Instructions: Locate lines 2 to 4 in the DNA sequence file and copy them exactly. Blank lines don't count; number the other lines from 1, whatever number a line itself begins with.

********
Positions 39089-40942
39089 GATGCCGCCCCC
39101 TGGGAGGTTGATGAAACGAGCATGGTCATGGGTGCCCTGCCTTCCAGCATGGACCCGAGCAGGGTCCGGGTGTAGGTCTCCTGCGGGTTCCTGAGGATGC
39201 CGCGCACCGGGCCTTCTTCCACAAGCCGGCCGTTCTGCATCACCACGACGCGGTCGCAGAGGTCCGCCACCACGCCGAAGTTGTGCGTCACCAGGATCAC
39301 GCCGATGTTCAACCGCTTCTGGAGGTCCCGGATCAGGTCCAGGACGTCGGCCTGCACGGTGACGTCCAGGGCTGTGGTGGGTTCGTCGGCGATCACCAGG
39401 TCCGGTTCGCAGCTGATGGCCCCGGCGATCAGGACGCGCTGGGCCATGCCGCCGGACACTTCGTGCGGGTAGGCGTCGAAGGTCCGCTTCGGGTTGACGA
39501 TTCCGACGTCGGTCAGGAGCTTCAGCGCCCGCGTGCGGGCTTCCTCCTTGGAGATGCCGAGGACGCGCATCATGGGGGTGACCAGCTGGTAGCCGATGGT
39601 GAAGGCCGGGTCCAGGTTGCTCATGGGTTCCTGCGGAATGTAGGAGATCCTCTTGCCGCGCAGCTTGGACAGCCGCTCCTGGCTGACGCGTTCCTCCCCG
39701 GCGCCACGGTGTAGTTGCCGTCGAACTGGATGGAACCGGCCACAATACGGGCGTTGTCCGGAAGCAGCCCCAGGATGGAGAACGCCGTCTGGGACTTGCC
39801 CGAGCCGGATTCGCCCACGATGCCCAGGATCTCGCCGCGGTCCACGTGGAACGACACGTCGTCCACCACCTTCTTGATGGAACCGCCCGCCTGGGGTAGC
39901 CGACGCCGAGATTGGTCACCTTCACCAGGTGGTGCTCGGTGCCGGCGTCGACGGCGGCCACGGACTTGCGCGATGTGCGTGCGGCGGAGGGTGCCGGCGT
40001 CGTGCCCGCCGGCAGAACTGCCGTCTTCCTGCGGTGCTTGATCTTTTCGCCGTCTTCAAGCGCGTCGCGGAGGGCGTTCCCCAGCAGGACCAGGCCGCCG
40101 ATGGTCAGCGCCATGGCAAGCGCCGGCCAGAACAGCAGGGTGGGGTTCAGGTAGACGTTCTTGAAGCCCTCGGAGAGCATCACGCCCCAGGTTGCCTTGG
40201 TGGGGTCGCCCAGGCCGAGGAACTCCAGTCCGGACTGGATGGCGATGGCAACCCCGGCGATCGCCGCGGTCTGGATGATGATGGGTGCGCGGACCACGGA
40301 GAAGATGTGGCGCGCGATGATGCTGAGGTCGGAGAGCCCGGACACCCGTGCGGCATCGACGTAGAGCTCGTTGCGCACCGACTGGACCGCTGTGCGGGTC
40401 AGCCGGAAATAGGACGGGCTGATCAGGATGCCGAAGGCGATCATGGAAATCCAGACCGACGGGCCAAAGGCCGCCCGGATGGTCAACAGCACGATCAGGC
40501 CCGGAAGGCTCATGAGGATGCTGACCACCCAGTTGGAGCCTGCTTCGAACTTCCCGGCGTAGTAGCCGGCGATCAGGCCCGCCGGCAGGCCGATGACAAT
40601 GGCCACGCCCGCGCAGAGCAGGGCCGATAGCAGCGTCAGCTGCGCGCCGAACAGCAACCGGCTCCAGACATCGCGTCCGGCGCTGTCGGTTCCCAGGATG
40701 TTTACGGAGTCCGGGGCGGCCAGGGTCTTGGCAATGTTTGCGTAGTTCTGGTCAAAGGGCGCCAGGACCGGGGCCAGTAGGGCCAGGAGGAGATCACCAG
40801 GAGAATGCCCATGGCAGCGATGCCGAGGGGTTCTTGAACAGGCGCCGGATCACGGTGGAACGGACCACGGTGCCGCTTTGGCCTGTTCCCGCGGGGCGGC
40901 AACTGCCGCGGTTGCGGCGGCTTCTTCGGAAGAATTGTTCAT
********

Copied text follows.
39089 GATGCCGCCCCC
39101 TGGGAGGTTGATGAAACGAGCATGGTCATGGGTGCCCTGCCTTCCAGCATGGACCCGAGCAGGGTCCGGGTGTAGGTCTCCTGCGGGTTCCTGAGGATGC
39201 CGCGCACCGGGCCTTCTTCCACAAGCCGGCCGTTCTGCATCACCACGACGCGGTCGCAGAGGTCCGCCACCACGCCGAAGTTGTGCGTCACCAGGATCAC